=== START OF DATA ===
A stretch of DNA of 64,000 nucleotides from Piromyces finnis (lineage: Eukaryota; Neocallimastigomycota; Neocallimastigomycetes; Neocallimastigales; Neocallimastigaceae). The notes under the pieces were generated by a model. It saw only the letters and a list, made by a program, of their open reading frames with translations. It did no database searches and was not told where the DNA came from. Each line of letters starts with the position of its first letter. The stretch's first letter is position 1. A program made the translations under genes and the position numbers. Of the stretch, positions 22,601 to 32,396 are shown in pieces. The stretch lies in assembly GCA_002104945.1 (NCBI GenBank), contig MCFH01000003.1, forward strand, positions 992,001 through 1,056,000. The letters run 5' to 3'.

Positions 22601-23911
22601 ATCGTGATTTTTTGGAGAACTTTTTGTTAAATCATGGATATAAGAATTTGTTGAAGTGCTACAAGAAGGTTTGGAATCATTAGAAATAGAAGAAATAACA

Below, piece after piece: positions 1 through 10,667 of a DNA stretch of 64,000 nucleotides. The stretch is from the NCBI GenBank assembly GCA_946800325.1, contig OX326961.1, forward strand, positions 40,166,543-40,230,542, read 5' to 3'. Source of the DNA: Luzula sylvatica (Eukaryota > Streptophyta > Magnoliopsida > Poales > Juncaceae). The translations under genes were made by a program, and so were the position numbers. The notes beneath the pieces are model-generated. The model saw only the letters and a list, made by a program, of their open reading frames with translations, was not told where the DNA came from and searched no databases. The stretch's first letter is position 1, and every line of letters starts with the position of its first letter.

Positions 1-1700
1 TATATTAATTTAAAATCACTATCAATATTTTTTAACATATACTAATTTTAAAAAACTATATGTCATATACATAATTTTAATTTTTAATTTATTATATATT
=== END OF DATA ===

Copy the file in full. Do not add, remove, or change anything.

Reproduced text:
A stretch of DNA of 64,000 nucleotides from Piromyces finnis (lineage: Eukaryota; Neocallimastigomycota; Neocallimastigomycetes; Neocallimastigales; Neocallimastigaceae). The notes under the pieces were generated by a model. It saw only the letters and a list, made by a program, of their open reading frames with translations. It did no database searches and was not told where the DNA came from. Each line of letters starts with the position of its first letter. The stretch's first letter is position 1. A program made the translations under genes and the position numbers. Of the stretch, positions 22,601 to 32,396 are shown in pieces. The stretch lies in assembly GCA_002104945.1 (NCBI GenBank), contig MCFH01000003.1, forward strand, positions 992,001 through 1,056,000. The letters run 5' to 3'.

Positions 22601-23911
22601 ATCGTGATTTTTTGGAGAACTTTTTGTTAAATCATGGATATAAGAATTTGTTGAAGTGCTACAAGAAGGTTTGGAATCATTAGAAATAGAAGAAATAACA

Below, piece after piece: positions 1 through 10,667 of a DNA stretch of 64,000 nucleotides. The stretch is from the NCBI GenBank assembly GCA_946800325.1, contig OX326961.1, forward strand, positions 40,166,543-40,230,542, read 5' to 3'. Source of the DNA: Luzula sylvatica (Eukaryota > Streptophyta > Magnoliopsida > Poales > Juncaceae). The translations under genes were made by a program, and so were the position numbers. The notes beneath the pieces are model-generated. The model saw only the letters and a list, made by a program, of their open reading frames with translations, was not told where the DNA came from and searched no databases. The stretch's first letter is position 1, and every line of letters starts with the position of its first letter.

Positions 1-1700
1 TATATTAATTTAAAATCACTATCAATATTTTTTAACATATACTAATTTTAAAAAACTATATGTCATATACATAATTTTAATTTTTAATTTATTATATATT